- Step ladders are meant to be used as self-supporting ladders and must never be used in the closed position. If you are using a step ladder, make sure that it is fully open with both spreaders fully locked.
- Never place a ladder on boxes barrels or other unstable bases to obtain additional height.
- Ladders must not be placed in front of doors or door openings unless the door is blocked open, locked or guarded by a responsible person.
- Ladders used in hallways or traffic areas must be protected by barricades or cones.
- Ladders must be secured to keep them from shifting, slipping, being knocked over or blown over by the wind. Splice a rope to the top back rung of stepladders or to the third rung from the top of straight and extension ladders to provide a tie-off when the ladder is set up.
- Extension ladders must not be separated because this eliminates the safety feet from one section and can cause damage the pulleys and rung locks on the extension section.
- Only use ladders and appropriate accessories (ladder levelers, jacks or hooks) for their designed purposes.
- Make sure that the ladder’s feet are one-quarter the length of the ladder away from the upright surface to be climbed (4/1 rule).
- Consider using a spotter when using extension or straight ladders to work above 6 feet.
- Be sure that all locks on or extension ladders or properly engaged.
Climbing the Ladder
- Don’t carry tools or materials, raise and lower them with a hand line, don’t have someone toss them up to you or just drop them when you are finished.
- If you don’t feel well, don’t climb the ladder.
- Always maintain 3-points of contact (2 hands and a foot, or 2 feet and a hand) with the ladder at all times when climbing up or down.
- Keep your body near the middle of the step and always face the ladder while climbing.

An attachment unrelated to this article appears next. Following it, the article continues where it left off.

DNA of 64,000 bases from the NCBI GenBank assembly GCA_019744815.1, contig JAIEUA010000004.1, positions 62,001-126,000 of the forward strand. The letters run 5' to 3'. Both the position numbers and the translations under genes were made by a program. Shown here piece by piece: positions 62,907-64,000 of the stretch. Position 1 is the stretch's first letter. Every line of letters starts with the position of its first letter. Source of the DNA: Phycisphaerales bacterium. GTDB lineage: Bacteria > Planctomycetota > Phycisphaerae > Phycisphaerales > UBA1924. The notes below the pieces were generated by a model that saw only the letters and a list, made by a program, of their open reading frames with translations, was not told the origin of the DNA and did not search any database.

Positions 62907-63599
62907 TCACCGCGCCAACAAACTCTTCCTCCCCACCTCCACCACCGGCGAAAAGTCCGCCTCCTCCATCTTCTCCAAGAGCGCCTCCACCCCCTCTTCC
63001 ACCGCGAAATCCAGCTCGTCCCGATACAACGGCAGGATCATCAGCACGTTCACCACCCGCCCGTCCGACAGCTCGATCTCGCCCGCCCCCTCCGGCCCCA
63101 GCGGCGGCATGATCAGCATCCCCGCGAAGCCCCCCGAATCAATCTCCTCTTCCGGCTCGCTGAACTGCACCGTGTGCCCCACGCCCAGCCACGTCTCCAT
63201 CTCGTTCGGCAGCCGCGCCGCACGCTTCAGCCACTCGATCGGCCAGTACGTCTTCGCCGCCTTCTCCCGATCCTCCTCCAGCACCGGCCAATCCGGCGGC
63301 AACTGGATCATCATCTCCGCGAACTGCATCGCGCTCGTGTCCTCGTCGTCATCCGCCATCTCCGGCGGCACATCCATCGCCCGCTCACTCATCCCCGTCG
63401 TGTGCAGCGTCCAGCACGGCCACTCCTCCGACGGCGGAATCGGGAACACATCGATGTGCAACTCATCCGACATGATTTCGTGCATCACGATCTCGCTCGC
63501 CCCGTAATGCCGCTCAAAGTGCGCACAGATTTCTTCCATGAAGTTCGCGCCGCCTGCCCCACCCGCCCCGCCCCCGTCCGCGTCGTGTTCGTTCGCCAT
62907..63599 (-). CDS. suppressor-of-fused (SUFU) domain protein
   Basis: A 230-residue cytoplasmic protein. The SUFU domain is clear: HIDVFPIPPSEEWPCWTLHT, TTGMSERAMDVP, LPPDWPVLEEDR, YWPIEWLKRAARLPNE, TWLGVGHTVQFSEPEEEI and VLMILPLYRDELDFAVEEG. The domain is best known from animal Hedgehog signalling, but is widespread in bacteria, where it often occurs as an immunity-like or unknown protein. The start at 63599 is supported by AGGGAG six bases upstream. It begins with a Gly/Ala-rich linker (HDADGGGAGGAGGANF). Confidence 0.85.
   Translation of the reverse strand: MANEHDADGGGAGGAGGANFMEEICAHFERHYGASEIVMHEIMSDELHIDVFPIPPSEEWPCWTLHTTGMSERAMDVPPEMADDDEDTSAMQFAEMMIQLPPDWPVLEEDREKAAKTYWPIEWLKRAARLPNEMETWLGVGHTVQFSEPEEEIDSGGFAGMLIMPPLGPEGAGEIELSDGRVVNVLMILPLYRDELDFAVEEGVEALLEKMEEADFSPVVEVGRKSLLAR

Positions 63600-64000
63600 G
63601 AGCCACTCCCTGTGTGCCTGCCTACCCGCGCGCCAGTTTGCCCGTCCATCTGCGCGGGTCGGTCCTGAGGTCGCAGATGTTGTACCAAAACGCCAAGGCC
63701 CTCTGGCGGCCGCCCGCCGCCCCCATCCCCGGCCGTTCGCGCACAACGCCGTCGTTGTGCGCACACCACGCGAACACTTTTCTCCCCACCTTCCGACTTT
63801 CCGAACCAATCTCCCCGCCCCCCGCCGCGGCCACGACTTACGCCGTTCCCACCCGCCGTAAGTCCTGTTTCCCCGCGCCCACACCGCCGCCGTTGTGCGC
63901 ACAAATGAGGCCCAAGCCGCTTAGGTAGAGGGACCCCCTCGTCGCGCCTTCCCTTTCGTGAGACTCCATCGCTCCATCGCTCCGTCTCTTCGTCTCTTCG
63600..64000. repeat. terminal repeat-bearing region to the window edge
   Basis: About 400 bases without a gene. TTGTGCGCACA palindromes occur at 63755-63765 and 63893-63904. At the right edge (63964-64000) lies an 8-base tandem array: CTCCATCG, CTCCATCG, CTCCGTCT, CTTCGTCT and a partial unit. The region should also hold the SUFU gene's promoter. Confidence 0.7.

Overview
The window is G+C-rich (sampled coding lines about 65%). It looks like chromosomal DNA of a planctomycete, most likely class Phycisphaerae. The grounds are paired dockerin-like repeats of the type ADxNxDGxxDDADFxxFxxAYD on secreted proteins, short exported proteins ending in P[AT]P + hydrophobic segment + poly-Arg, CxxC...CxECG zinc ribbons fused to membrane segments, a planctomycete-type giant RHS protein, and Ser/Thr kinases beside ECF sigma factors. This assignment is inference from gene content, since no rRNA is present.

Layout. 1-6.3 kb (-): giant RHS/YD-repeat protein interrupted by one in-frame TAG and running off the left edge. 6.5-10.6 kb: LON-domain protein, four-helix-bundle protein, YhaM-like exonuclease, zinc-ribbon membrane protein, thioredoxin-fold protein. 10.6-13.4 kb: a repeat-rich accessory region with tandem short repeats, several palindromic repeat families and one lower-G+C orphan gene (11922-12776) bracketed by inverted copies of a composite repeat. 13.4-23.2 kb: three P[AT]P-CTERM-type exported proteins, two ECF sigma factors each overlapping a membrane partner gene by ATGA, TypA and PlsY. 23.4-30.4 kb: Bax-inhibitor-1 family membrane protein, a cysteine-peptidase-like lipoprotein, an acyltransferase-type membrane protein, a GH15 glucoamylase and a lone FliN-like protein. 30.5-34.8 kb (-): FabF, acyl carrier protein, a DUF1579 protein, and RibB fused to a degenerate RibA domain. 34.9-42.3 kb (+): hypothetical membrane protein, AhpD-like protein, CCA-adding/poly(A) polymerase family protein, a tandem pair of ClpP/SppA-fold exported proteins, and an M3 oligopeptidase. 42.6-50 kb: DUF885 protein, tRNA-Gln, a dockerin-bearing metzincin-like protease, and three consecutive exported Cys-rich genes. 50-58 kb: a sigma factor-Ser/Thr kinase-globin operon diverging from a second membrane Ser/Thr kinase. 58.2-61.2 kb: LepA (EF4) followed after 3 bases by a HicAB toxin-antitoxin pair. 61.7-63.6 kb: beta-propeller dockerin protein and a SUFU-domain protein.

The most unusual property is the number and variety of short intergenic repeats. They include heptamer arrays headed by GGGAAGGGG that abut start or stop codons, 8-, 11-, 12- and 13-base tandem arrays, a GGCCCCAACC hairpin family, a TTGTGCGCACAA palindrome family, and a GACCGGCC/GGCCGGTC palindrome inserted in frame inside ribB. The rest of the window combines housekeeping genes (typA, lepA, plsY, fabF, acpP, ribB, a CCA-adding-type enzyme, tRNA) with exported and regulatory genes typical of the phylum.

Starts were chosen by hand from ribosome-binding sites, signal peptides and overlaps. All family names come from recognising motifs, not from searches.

- Never stand above the second step from the top cap of a stepladder.
- Never stand above the fourth rung from the top of an extension ladder.
- Personnel must always face the ladder and hold onto the ladder when ascending or descending.
- Two or more people are not permitted to work from the same ladder unless it is specifically designed for two people. Safety instructions should be given before employees use a two-person stepladder.
- Do not move or shift a ladder while a person or equipment is on the ladder.
When the Work is Complete
Ladders must be taken down, stowed and secured at the end of each work day.
Personal Protective Equipment (PPE)
Shoes worn while climbing a ladder shall be clean and slip resistant to prevent falls. Additional PPE shall be worn that protects the user from hazards that may be encountered during the task. For specific details regarding hazards and PPE, refer to the PPE section under Programs and Procedures on the Office of Environmental Health and Safety web page.
Employees shall have received ladder safety training prior to using any ladder.
Always ask: Do you really need to use a ladder? Is there a safer way to get up to the work? Consider using a scaffold or aerial lift.
When in doubt, contact the Office of Environmental Health and Safety to develop a safe way to proceed with the work.
Your ladder is one of your most important tools. It is also one of your most unforgiving if misused or mistreated; so, use it safely and wisely.